Thursday, October 27th, 2016

Favre of the faithful


Brett Favre will welcome Pope Benedict XVI to the United States in a taped statement when the Pope appears at Nationals Stadium on Thursday. The Catholic Herald talks to some of the priests that knew Favre in Green Bay. And did you know that Brett Favre was listed as one of the top ten Catholic heroes of the Super Bowl?

Here’s an interesting contrast of Favre’s life with the more flamboyant and hedonistic Tom Brady:

Deanna Favre’s memoir offers a Catholic rebuff to the secular celebrity culture exemplified by Brady and Bündchen. She and Brett were still in college and unmarried when she became pregnant with their first child. Friends pressured her to have an abortion, but she insists that “there was no way I could destroy an innocent life.” She told her friends that having premarital sex was “a bad choice, and for every choice there’s a consequence.” When Brittany was born, Deanna writes, “I knew I’d made the right choice.” Certainly this story holds appeal for Catholics and evangelical Protestants alike. Yet in narrating her struggles, Deanna – a self-described “quiet Christian” – never quite manages an evangelical level of effusiveness. Don’t Bet Against Me! begins with an unsettling account of its author in a hospital bed, being prepared for breast cancer surgery; beneath its gaudy pink cover, the book brings readers into a world of guilt, responsibility, and suffering bodies.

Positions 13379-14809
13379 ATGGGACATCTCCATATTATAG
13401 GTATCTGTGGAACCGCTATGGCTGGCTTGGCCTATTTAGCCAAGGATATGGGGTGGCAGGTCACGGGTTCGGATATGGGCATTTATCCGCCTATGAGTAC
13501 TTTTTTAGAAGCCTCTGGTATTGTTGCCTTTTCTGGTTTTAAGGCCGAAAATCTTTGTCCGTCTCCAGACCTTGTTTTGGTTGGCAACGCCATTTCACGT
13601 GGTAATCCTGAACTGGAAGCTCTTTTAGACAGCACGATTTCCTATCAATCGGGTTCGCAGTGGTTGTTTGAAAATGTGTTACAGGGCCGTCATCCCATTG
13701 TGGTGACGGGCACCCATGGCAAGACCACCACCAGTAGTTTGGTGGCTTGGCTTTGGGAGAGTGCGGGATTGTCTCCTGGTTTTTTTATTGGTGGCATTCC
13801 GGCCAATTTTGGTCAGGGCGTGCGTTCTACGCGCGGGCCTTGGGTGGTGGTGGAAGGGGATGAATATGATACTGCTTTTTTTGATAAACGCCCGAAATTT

The Favres’ Catholicism became a somber counterpoint both to the joyous hedonism of sports stardom and to the exuberance of the evangelical athlete. When Sports Illustrated asked Brett to recount his favorite football memory, he seemed to channel Walker Percy, or Job: “If I were to make a list, I would include the interceptions, the sacks, the really painful losses. Those times when I’ve been down, when I’ve been kicked around, I hold on to those. In a way those are the best times I’ve ever had, because that’s when I’ve found out who I am. And what I want to be.” As it happened, the last pass of Brett Favre’s career was an interception late in the conference championship game, a bad choice of throws that cost his team a trip to the Super Bowl. For every choice there’s a consequence. Wisconsin’s Catholics understand this, and weep. (ht:

Update! I should add, Favre is the #2 Catholic Super Bowl hero of all time. The #1 Catholic Super Bowl hero is Roger Staubach. I didn’t make the ranking. I just agree with it.

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